Sandor Marai's Diaries 1984-1989 have not been translated into the English yet, I believe. However, they're available in Danish, and I urge you to seek them out at once. It chronicles his final years, the loss of his life companion, the loss of his stepson, the ails of old age and the loss of his sight, and is heartbreaking. I haven't read any of his novels, but a lot of them seem to in translation, and I think they'll be of interest.

The Penguin series Central European Classics is a fine series too. While not exactly obscure in their choice of books, it's still a very worthwhile effort. I've just started reading the series. Wasn't too captivated by the Mrozek volume, but others might be.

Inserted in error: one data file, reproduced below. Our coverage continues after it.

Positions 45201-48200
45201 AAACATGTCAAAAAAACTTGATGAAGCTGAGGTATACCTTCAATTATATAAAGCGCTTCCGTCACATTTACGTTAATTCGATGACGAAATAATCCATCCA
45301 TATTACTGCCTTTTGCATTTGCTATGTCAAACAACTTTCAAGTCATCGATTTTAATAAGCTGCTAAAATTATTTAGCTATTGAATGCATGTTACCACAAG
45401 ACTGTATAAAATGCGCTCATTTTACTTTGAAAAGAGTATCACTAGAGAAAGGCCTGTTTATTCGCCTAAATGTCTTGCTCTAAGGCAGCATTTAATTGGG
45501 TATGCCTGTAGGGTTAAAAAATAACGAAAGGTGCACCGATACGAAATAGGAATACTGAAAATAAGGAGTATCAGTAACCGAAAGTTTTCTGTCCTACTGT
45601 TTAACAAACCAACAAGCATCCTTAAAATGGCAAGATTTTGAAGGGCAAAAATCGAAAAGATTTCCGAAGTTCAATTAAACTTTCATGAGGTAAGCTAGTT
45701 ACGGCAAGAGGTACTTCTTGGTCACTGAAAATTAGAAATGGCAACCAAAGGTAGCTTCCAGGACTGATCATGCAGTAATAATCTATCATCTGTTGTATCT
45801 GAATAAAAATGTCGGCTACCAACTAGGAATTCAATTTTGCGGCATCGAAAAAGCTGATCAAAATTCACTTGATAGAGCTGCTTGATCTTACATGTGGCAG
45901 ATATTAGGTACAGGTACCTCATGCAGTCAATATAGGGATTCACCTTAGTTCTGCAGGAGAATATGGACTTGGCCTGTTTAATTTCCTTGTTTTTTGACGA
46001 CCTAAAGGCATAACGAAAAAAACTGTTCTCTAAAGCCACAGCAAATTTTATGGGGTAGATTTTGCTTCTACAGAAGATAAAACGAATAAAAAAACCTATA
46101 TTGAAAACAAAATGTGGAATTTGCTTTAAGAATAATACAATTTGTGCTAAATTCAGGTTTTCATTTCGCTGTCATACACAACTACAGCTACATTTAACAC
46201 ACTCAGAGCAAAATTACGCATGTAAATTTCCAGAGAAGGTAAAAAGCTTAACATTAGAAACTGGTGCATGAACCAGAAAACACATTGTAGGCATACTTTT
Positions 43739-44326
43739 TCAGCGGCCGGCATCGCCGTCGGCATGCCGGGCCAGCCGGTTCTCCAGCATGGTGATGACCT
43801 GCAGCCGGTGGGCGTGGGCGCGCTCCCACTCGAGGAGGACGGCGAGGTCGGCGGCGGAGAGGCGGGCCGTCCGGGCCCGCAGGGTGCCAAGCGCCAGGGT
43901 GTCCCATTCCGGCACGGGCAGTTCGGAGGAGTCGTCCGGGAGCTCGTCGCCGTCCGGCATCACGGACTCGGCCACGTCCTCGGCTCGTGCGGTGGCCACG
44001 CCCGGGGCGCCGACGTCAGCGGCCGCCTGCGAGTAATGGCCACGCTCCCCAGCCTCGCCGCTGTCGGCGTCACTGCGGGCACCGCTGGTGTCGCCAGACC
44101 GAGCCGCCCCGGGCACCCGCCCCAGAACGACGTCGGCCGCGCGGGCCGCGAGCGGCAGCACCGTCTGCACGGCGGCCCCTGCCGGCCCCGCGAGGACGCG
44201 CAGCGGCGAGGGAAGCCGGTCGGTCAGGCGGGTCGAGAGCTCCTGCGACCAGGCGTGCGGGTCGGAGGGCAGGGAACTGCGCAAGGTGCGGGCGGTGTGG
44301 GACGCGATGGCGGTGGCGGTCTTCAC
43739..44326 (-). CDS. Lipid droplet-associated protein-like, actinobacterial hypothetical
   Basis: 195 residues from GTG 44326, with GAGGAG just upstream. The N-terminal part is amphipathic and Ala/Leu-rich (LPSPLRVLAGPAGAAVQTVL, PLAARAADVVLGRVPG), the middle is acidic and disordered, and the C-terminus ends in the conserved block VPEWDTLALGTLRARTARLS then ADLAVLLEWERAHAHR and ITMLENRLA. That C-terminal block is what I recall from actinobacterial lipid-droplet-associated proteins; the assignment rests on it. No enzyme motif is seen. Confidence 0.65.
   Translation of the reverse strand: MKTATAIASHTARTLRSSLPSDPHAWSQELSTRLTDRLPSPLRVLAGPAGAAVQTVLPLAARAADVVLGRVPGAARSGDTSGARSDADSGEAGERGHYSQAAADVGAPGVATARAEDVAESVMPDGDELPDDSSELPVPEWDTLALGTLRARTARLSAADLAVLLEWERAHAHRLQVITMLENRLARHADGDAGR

The Central European Classics Collection - 20% off - Penguin Classics UK Book Shop and Online Bookstore - Penguin Books

Slovenian writer Ivan Cankar's Martin Kacur: The Biography of an Idealist is recommendable too. It's not a surprising plot, but still, it's a very good novel: young, idealistic teacher with reform plans on behalf of the people on his mind, is crushed by the weight of the world and the self-same people he wishes to educated, thus ending in personal doom and degradation. I wish more by Cankar was translated into English, but I believe a lot of his works are available in German. The publisher in English of the aforementioned book, Central European University Press, seems to be worth giving a closer look, although I must admit - with regret - that I haven't done that yet.

Of writers I have yet to read, I have high hopes for Hans Henny Jahn and Peter Nadas, but as I haven't read them, I'll refrain from saying very much about them, other than they seem to be worth the effort.